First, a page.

context: If you know a stream represents a binary file (let's not
worry about text files and the associated platform-specific CRLF
handling), is there a standard/portable way to perform the moral
equivalent of:
1. ftell to get the current position
This is the problem:
2. fseek to the end
Some systems don't keep accurate filesizes, i.e. a file will be a
whole number of disk-sectors (say). So seeking to the end can only portably
be done with text mode files, which presumably have an
EOF marker at the real end-of-file.
3. ftell to get the file size
4. fseek back to where you started


[snip]

I can't imagine there are any modern desktop OS's or server OS's
that don't allow you to do this, so as long as you don't want to
port to *every* C++ platform you should be able to do it. Just
don't do it in library code that someones going to port to your
microwave oven (it does have a hard disk doesn't it ? :).

#include <iostream>
#include <ostream>
#include <fstream>

int main()
{
using namespace std;

ifstream me( "test.cpp", ios::binary | ios::in );

me.seekg( 0, ios::end );

cout << me.tellg() << endl;
}

Rob.
--
http://www.victim-prime.dsl.pipex.com/
Jul 22 '05 #4

P: n/a
"Leor Zolman" <le**@bdsoft.com> wrote in message
1. ftell to get the current position
2. fseek to the end
3. ftell to get the file size


According to the standard C library, the combination of (2) and (3) is not
required to return the file size. The best way is usualyl to use some OS
function.
Jul 22 '05 #5

P: n/a
Jack Klein wrote:
On Fri, 07 May 2004 23:18:15 +0200, Rainer Goerke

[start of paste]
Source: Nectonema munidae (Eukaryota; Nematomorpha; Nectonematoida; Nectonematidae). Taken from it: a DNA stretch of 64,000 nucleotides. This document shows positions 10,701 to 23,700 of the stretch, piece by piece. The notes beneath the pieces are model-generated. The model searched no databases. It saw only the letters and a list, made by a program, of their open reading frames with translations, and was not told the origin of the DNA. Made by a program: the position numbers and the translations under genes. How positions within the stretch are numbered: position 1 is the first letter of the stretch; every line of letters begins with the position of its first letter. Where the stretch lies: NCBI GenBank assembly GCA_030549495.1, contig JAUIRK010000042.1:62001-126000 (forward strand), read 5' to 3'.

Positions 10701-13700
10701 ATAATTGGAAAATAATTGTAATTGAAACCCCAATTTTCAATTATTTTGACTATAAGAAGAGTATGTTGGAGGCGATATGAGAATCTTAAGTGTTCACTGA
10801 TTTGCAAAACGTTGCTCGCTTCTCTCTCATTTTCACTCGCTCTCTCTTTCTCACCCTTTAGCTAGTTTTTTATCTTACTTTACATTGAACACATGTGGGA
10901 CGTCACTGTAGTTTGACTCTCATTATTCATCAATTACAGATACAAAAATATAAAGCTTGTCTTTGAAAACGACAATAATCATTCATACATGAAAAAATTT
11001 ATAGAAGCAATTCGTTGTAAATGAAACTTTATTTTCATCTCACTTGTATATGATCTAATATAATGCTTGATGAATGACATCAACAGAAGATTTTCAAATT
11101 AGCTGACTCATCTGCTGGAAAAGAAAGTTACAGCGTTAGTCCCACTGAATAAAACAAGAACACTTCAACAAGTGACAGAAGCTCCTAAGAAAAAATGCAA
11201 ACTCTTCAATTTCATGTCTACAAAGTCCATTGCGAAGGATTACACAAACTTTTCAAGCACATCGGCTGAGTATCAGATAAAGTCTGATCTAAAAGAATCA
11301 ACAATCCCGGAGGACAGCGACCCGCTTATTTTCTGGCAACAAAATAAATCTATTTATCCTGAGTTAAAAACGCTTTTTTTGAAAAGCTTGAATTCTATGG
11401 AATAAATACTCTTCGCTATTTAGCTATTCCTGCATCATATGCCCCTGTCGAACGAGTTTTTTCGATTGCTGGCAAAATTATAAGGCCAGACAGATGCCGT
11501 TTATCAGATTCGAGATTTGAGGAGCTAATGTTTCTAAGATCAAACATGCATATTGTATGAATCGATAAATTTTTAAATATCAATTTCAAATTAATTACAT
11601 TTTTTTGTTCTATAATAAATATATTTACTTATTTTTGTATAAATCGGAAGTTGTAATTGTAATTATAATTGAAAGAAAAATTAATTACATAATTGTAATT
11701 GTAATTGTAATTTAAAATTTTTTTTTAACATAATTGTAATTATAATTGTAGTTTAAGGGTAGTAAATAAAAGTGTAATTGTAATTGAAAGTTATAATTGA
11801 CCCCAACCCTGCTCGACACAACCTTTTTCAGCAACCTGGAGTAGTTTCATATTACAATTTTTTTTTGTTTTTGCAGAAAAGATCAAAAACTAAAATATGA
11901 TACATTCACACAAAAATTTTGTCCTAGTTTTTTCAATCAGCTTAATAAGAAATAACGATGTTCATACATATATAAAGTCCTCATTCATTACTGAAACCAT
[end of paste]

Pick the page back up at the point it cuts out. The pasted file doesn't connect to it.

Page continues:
<ra***********@epost.de> wrote in comp.lang.c++:

Hi,

Is it possible in a simple way to get the size of the file "myfile.txt" of
the ofstream s:

ofstream s("myfile.txt", ios::app);

Thanks,
Rainer

The only guaranteed, portable way to get the number of characters that
your program can read from a file is to read them and count them.


Just to nitpick on you Jack, but we both know that the above algorithm
will return the number of {translated} characters in a file and not its
length. If the file is opened in binary, then it will be the number
of characters in a file. Some operating systems impose additional
overhead and bookkeeping in a file which adds to its length.

The number of characters in a file may not be the size of the entire
file.

An example: in MS-DOS systems, if I have a file containing the
sequence:
0x4a 0x61 0x63 0x6b 0x1a 0x20 0x4b 0x6c 0x65 0x69 0x6e
The file will hit EOF at the 5th byte because that is an end of
file marker, even though there is still data following it.
--
Thomas Matthews

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http://www.slack.net/~shiva/welcome.txt
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Other sites:
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http://www.sgi.com/tech/stl -- Standard Template Library

Jul 22 '05 #6

P: n/a
"Thomas Matthews" <Th*************************@sbcglobal.net> wrote in
message news:40**************@sbcglobal.net...

The number of characters in a file may not be the size of the entire
file.

An example: in MS-DOS systems, if I have a file containing the
sequence:
0x4a 0x61 0x63 0x6b 0x1a 0x20 0x4b 0x6c 0x65 0x69 0x6e
The file will hit EOF at the 5th byte because that is an end of
file marker, even though there is still data following it.


This will only occur with a stream opened in text mode on
that platform.

-Mike
Jul 22 '05 #7